Structure of a collagen VI α3 chain VWA domain array: adaptability and functional implications of myopathy causing mutations.
Solomon-Degefa H., Gebauer JM., Jeffries CM., Freiburg CD., Meckelburg P., Bird LE., Baumann U., Svergun DI., Owens RJ., Werner JM., Behrmann E., Paulsson M., Wagener R.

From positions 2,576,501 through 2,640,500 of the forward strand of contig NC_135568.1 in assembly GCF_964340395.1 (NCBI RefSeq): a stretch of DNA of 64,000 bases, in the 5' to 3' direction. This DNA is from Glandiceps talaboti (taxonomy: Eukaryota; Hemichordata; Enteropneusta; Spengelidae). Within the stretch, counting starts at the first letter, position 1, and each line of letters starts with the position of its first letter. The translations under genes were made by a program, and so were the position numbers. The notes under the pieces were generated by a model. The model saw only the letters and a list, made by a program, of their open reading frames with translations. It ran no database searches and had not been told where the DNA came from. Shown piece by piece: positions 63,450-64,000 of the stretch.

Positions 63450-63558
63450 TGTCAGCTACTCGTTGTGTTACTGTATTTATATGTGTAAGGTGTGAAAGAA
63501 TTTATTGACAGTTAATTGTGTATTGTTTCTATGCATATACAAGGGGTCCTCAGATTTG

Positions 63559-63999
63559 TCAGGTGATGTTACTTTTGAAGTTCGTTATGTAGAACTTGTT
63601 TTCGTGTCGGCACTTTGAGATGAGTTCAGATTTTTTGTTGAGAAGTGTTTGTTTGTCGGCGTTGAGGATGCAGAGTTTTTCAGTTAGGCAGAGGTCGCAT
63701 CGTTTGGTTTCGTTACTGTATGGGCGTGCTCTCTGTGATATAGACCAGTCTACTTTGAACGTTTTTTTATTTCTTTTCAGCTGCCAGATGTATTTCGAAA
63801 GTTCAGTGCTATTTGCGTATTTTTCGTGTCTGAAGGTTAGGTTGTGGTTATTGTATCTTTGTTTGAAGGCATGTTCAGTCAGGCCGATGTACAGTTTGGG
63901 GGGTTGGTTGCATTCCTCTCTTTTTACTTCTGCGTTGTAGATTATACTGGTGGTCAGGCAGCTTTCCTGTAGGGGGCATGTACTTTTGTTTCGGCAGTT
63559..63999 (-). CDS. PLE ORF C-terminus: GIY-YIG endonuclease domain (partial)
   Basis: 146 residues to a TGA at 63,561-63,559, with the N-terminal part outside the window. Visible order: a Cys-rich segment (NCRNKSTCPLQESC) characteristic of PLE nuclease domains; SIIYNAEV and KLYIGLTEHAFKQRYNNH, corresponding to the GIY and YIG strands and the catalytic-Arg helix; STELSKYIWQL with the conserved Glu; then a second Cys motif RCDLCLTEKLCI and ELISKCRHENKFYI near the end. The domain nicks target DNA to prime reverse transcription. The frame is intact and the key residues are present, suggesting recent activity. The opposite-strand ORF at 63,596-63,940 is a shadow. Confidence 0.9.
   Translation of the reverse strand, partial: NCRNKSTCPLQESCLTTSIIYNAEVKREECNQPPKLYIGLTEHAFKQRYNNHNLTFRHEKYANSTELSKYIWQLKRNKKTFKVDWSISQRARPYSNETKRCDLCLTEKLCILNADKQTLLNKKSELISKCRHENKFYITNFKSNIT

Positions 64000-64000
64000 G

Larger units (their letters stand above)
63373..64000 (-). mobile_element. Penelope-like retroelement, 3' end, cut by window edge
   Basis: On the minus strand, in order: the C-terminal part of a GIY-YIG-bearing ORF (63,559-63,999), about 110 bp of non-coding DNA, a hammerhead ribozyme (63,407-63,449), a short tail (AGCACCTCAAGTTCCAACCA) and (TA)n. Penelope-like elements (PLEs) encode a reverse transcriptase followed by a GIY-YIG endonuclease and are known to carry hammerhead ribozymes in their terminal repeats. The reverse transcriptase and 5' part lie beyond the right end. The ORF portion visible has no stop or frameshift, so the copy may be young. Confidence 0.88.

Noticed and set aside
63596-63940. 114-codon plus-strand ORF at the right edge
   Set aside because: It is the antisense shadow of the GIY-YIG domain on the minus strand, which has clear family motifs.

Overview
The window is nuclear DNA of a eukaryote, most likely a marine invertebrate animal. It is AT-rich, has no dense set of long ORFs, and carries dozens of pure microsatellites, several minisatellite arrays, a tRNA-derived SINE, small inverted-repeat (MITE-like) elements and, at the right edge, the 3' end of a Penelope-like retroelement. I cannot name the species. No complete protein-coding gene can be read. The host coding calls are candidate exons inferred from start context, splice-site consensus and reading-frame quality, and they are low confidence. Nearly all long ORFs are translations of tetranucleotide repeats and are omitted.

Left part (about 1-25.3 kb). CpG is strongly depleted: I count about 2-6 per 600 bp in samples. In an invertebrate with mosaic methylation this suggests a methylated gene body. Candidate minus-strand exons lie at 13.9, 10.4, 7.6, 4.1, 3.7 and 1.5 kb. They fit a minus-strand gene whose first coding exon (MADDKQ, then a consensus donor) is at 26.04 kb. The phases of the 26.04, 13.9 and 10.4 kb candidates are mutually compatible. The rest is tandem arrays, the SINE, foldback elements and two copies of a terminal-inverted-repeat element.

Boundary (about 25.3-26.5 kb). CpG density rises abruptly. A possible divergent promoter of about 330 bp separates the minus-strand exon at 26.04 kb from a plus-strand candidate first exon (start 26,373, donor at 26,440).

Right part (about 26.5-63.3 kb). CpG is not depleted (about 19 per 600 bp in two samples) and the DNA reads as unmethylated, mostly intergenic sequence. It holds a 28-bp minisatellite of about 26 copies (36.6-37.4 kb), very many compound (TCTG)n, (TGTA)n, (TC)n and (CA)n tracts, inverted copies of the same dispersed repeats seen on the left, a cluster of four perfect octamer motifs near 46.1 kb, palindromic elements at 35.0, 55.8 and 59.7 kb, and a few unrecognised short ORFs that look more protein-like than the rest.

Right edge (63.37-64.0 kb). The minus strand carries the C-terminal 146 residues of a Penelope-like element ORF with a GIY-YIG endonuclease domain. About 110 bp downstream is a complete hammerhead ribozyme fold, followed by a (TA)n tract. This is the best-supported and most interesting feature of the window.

Collagen VI is a ubiquitous heterotrimeric protein of the extracellular matrix (ECM) that plays an essential role in the proper maintenance of skeletal muscle. Mutations in collagen VI lead to a spectrum of congenital myopathies, from the mild Bethlem myopathy to the severe Ullrich congenital muscular dystrophy. Collagen VI contains only a short triple helix and consists primarily of von Willebrand factor type A (VWA) domains, protein-protein interaction modules found in a range of ECM proteins. Disease-causing mutations occur commonly in the VWA domains, and the second VWA domain of the α3 chain, the N2 domain, harbors several such mutations. Here, we investigate structure-function relationships of the N2 mutations to shed light on their possible myopathy mechanisms. We determined the X-ray crystal structure of N2, combined with monitoring secretion efficiency in cell culture of selected N2 single-domain mutants, finding that mutations located within the central core of the domain severely affect secretion efficiency. In longer α3 chain constructs, spanning N6-N3, small-angle X-ray scattering demonstrates that the tandem VWA array has a modular architecture and samples multiple conformations in solution. Single-particle EM confirmed the presence of multiple conformations. Structural adaptability appears intrinsic to the VWA domain region of collagen VI α3 and has implications for binding interactions and modulating stiffness within the ECM.